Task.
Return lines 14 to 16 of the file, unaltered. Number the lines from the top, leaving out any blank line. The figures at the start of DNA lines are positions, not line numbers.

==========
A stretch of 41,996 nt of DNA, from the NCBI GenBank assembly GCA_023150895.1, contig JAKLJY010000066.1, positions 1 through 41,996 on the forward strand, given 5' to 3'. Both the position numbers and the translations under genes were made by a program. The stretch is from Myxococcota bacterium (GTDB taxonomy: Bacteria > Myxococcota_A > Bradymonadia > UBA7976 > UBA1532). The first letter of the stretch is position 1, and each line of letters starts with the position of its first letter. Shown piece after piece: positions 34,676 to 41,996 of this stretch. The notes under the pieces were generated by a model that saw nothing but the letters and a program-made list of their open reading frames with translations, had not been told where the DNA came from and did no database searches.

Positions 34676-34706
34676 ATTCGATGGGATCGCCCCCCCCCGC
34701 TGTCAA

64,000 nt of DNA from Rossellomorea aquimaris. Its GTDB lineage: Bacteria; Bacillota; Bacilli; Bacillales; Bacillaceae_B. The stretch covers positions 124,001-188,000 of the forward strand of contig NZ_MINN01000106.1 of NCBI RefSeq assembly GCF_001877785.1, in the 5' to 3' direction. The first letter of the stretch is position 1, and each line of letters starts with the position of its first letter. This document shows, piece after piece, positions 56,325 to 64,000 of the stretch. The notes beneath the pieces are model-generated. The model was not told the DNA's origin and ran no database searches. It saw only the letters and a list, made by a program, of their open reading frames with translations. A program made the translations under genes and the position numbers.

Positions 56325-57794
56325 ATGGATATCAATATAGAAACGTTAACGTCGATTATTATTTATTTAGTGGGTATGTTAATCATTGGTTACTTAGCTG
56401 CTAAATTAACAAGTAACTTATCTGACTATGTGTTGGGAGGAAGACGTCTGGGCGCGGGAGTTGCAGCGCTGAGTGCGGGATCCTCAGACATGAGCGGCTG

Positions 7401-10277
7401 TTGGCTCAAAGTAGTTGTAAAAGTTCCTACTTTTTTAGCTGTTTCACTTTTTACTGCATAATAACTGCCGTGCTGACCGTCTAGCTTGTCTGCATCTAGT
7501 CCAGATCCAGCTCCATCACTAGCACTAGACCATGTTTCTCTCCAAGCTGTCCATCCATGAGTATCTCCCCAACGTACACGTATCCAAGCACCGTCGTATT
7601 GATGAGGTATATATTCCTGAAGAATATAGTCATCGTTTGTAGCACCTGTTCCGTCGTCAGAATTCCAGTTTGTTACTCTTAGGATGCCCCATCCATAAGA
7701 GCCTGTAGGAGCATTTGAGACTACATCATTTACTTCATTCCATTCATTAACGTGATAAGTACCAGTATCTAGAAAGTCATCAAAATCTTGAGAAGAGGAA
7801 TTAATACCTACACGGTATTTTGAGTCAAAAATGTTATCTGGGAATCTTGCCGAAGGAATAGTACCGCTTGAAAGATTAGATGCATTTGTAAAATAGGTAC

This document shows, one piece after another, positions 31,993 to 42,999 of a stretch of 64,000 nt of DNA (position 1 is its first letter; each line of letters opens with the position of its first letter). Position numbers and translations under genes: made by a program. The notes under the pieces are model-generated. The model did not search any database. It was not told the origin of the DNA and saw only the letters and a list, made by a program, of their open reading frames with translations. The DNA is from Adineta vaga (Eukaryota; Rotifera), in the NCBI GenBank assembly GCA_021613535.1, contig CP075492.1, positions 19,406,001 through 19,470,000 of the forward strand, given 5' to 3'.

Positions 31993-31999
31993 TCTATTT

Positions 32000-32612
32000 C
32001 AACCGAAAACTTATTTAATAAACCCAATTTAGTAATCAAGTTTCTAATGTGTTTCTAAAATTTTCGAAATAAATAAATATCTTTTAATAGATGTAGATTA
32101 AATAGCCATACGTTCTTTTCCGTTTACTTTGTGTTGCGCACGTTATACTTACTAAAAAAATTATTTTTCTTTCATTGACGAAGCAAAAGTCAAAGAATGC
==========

7801 TTAATACCTACACGGTATTTTGAGTCAAAAATGTTATCTGGGAATCTTGCCGAAGGAATAGTACCGCTTGAAAGATTAGATGCATTTGTAAAATAGGTAC

This document shows, one piece after another, positions 31,993 to 42,999 of a stretch of 64,000 nt of DNA (position 1 is its first letter; each line of letters opens with the position of its first letter). Position numbers and translations under genes: made by a program. The notes under the pieces are model-generated. The model did not search any database. It was not told the origin of the DNA and saw only the letters and a list, made by a program, of their open reading frames with translations. The DNA is from Adineta vaga (Eukaryota; Rotifera), in the NCBI GenBank assembly GCA_021613535.1, contig CP075492.1, positions 19,406,001 through 19,470,000 of the forward strand, given 5' to 3'.

Positions 31993-31999